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# lec8 - Chapter 8 Validity of Research Results(Reminder Dont...

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Chapter 8 Validity of Research Results (Reminder: Don’t forget to utilize the concept maps and study questions as you study this and the other chapters.) In this chapter we discuss validity issues for quantitative research and for qualitative research. Validity Issues in the Design of Quantitative Research On page 228 we make a distinction between an extraneous variable and a confounding variable. An extraneous variable is a variable that MAY compete with the independent variable in explaining the outcome of a study. A confounding variable (also called a third variable ) is an extraneous variable that DOES cause a problem because we know that it DOES have a relationship with the independent and dependent variables. A confounding variable is a variable that systematically varies or influences the independent variable and also influences the dependent variable. When you design a research study in which you want to make a statement about cause and effect, you must think about what extraneous variables are probably confounding variables and do something about it. We gave an example of "The Pepsi Challenge" (on p. 228) and showed that anything that varies with the presentation of Coke or Pepsi is an extraneous variable that may confound the relationship (i.e., it may also be a confounding variable). For example, perhaps people are more likely to pick Pepsi over Coke if different letters are placed on the Pepsi and Coke cups (e.g., if Pepsi is served in cups with the letter "M" and Coke is served in cups with the letter "Q"). If this is true then the variable of cup letter (M versus Q) is a confounding variable. In short we must always worry about extraneous variables (especially confounding variables) when we are interested in conducting research that will allow us to make a conclusion about cause and effect. There are four major types of validity in quantitative research: statistical conclusion validity, internal validity, construct validity, and external validity. We will discuss each of these in this lecture. Statistical Conclusion Validity Statistical conclusion validity refers to the ability to make an accurate assessment about whether the independent and dependent variables are related and about the strength of that relationship. So the two key questions here are 1) Are the variables related? and 2) How strong is the relationship? Typically, null hypothesis significance testing (discussed in Chapter 16) is used to determine whether two variables are related in the population from which the study data were selected. This procedure will tell you whether a relationship is statistically significant or not. For now, just remember that a relationship is said to be statistically significant when we do NOT believe that it is nothing but a chance occurrence, and a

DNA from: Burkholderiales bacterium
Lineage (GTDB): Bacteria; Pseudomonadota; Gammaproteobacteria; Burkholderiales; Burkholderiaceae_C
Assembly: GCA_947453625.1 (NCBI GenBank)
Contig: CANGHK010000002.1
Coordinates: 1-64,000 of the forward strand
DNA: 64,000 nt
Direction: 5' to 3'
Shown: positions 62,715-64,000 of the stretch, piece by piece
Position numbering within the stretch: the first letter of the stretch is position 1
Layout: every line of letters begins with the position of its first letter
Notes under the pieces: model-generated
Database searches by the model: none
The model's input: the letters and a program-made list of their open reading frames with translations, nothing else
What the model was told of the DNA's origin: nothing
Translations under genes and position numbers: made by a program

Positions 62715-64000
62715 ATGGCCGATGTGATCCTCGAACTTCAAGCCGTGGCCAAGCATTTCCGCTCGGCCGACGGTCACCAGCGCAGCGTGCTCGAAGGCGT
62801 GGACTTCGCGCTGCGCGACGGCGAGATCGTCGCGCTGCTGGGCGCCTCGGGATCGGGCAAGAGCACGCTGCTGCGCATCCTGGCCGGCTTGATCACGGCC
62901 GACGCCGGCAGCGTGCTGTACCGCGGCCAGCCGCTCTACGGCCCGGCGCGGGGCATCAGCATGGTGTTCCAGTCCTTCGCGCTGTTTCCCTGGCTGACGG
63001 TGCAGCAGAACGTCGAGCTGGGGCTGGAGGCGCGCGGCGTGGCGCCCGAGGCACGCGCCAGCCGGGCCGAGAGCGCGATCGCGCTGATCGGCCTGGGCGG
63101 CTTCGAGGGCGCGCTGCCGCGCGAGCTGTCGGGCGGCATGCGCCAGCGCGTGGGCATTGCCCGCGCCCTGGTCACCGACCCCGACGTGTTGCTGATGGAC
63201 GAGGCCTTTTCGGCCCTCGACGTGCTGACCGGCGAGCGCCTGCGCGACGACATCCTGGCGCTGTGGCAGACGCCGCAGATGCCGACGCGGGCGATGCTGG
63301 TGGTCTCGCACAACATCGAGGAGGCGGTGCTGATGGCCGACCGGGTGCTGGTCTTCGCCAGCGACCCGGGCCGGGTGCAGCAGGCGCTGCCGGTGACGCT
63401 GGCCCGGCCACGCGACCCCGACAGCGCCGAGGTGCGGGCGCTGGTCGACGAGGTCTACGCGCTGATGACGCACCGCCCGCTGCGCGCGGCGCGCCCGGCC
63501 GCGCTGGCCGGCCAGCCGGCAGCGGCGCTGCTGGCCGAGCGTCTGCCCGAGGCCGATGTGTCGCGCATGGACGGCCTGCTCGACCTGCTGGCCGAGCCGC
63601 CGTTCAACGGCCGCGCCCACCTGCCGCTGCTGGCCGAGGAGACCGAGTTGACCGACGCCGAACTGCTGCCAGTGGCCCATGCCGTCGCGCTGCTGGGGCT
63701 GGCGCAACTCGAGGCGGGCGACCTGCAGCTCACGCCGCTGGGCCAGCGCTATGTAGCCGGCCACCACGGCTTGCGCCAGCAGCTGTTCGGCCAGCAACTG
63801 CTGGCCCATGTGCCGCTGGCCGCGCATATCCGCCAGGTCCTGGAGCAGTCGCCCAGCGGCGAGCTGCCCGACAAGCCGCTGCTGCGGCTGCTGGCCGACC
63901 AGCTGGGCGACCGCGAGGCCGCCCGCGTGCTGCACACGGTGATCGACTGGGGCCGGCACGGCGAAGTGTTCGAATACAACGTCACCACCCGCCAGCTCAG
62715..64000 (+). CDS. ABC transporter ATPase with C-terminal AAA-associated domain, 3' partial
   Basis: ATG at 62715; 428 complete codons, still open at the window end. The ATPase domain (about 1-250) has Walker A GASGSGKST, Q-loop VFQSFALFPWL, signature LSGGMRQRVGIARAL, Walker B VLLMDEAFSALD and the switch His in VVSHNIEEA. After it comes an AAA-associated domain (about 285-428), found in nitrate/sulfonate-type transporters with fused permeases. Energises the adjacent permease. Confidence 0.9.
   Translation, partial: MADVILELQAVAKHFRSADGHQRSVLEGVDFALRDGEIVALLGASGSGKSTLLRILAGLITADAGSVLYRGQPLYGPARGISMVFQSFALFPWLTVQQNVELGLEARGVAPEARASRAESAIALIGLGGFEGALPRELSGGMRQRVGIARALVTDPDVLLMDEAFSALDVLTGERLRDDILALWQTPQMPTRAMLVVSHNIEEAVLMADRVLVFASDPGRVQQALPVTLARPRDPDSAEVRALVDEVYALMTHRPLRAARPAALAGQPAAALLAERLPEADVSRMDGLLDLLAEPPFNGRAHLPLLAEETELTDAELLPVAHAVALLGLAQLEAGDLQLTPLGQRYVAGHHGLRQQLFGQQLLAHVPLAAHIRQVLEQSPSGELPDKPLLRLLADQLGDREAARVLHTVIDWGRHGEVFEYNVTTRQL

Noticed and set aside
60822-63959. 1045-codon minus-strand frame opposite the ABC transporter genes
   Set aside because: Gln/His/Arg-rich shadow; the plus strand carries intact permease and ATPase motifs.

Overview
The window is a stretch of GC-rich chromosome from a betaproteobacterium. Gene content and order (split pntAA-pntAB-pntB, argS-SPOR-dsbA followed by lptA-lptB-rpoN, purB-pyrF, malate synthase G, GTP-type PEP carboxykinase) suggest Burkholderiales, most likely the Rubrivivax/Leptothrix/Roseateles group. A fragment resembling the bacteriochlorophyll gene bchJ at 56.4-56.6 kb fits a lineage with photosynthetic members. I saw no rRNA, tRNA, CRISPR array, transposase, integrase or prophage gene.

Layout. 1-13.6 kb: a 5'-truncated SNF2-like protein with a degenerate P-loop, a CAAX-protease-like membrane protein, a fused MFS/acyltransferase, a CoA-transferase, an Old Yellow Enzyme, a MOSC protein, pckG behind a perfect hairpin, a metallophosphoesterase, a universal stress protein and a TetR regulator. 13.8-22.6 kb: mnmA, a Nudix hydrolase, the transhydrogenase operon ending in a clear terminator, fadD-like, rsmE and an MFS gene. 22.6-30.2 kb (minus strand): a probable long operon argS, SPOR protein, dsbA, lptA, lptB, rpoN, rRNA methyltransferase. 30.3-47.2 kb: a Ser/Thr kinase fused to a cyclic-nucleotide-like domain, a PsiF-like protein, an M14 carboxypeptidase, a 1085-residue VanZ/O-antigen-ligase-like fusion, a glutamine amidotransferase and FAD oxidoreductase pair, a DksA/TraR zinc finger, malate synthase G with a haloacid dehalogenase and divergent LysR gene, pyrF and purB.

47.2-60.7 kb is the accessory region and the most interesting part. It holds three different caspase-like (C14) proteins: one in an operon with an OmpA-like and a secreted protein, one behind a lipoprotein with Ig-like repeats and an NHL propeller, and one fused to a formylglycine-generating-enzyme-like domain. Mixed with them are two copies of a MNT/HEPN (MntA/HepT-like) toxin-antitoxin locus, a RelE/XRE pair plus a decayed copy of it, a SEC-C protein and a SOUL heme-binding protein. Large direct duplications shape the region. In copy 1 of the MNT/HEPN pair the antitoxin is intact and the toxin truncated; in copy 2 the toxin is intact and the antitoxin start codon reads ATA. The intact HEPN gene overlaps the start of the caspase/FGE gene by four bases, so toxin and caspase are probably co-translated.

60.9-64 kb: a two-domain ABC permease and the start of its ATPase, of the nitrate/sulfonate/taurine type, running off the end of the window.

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relationship is not statistically significant when the null hypothesis testing procedure says that any observed relationship is probably nothing more than normal sampling error or fluctuation.
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